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Bureau: Watch for scammers

COVINGTON -- With the unemployment rate still hovering at 10 percent and out-of-work Americans still hungry for jobs, the Better Business Bureau warns that scammers are out trying to take advantage of the unemployed.

"The dismal employment rate means that a lot of people are desperate for work and may be grasping for any job, which creates a great opportunity for scammers," said Fred T. Elsberry Jr., president and CEO of the BBB Serving Metro Atlanta, Athens and Northeast Georgia. "Not thoroughly researching a job opportunity can make a bad situation even worse and a victim can lose hundreds or even thousands of dollars to any number of job-related scams."

The number of scams reported has increased with the downturn in the economy, according to Dottie Callina, manager of communications for the BBB in metro Atlanta.

A popular scam involves promising a lucrative income working from home, Callina said. Often, ads run in legitimate publications for this type of work that usually involves stuffing envelopes or assembling products.

"I've been with BBB for 26 years and no matter what the economy, people think it's a fast fix to earn money, but it's not. They'll say if you stuff 500 envelopes you'll make $1,000 a week. If it sounds to good to be true, it always is," Callina said.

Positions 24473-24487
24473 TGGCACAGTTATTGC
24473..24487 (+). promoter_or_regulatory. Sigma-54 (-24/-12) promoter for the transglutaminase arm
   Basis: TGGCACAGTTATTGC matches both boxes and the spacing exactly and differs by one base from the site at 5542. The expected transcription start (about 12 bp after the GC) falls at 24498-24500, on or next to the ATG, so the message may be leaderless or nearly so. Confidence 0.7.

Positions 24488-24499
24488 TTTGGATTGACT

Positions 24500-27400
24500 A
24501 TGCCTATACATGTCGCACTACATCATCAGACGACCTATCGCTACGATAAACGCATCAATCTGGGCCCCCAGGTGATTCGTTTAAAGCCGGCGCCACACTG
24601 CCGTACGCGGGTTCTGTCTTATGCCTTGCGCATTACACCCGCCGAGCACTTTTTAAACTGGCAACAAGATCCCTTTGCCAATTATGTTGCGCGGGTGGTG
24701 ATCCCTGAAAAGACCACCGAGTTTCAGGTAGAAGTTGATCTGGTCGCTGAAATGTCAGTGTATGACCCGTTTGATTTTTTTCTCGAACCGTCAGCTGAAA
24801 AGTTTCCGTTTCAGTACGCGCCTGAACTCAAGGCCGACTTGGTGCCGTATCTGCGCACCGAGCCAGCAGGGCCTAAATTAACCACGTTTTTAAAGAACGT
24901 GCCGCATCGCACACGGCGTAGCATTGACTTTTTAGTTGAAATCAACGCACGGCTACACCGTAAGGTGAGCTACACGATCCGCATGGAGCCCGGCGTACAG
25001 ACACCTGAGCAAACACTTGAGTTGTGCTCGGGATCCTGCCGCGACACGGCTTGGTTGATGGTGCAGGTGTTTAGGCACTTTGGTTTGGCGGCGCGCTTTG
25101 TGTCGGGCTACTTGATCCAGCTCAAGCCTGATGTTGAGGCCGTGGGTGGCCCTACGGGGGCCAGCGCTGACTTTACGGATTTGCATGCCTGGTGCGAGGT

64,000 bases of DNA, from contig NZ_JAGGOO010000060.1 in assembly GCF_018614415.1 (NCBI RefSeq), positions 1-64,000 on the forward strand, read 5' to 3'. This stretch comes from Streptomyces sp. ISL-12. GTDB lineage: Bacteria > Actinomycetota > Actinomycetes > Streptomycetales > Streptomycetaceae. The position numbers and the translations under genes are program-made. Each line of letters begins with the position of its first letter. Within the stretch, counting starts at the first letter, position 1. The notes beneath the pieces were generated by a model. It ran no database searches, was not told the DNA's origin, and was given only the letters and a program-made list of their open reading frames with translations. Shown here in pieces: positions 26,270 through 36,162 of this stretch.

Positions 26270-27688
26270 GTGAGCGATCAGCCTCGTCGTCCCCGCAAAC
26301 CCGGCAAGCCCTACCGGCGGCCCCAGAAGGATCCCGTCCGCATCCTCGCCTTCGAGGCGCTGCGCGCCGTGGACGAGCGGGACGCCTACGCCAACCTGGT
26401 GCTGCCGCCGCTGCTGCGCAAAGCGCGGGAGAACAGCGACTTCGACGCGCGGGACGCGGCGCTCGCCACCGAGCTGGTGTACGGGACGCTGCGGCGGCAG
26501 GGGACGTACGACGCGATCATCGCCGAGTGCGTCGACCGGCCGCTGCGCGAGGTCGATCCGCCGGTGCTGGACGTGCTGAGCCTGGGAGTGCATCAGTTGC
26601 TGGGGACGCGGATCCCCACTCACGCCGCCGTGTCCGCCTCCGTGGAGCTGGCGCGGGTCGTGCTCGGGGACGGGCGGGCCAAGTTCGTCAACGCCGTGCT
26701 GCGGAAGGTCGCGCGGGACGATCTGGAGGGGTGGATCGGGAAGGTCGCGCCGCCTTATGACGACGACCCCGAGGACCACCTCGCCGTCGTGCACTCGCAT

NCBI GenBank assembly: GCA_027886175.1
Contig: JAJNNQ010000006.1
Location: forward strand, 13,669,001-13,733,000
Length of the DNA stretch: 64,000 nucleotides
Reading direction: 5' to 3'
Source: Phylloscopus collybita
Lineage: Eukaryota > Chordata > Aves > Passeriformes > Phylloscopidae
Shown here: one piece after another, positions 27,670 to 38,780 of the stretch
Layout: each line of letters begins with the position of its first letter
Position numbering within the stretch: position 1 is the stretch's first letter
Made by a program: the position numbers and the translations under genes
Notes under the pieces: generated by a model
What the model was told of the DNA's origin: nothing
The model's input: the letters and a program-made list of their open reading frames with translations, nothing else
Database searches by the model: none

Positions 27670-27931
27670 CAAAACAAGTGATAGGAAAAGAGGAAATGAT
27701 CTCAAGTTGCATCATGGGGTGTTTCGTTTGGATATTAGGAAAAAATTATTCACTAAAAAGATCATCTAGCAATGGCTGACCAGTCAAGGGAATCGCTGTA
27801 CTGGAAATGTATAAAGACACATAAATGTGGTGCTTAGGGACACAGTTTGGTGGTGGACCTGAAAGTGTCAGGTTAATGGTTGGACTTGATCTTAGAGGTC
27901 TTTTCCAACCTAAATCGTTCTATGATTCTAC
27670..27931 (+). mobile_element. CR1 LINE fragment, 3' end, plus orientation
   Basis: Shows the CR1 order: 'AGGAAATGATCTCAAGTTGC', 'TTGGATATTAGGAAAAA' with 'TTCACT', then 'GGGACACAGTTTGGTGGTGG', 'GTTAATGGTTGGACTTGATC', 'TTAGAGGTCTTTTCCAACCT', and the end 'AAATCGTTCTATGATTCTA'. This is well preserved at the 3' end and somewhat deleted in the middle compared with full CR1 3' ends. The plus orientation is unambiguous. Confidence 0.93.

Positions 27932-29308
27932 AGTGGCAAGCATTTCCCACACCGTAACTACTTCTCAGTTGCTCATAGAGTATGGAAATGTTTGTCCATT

When the number advertised is called, the applicant is asked for credit card or bank account information or asked to send or wire money.

"Sometimes they just get a letter saying 'Run the same type of ad and have people send money to you.' Well, that's fraud and you can be prosecuted for that," Callina said. "The only real legitimate work at home opportunities are not going to advertise like that. They are looking for highly skilled technical people and they'll never require you to pay up front."

Those who post resumes online should also beware of any responses where they are asked for personal or financial information in order for a company to check their credit. Often this is just an attempt to perpetuate a scam, Callina said.

"Always check out a company. Never give out personal or financial information," she said.

By the time the BBB is contacted, it may be too late to track down the perpetrator, as many of these fake businesses shut down their websites or P.O. boxes once they've successfully completed a scam, so it's best to be cautious up front, Callina said.

To research a company, call the BBB at 404-766-0875 or visit www.bbb.org.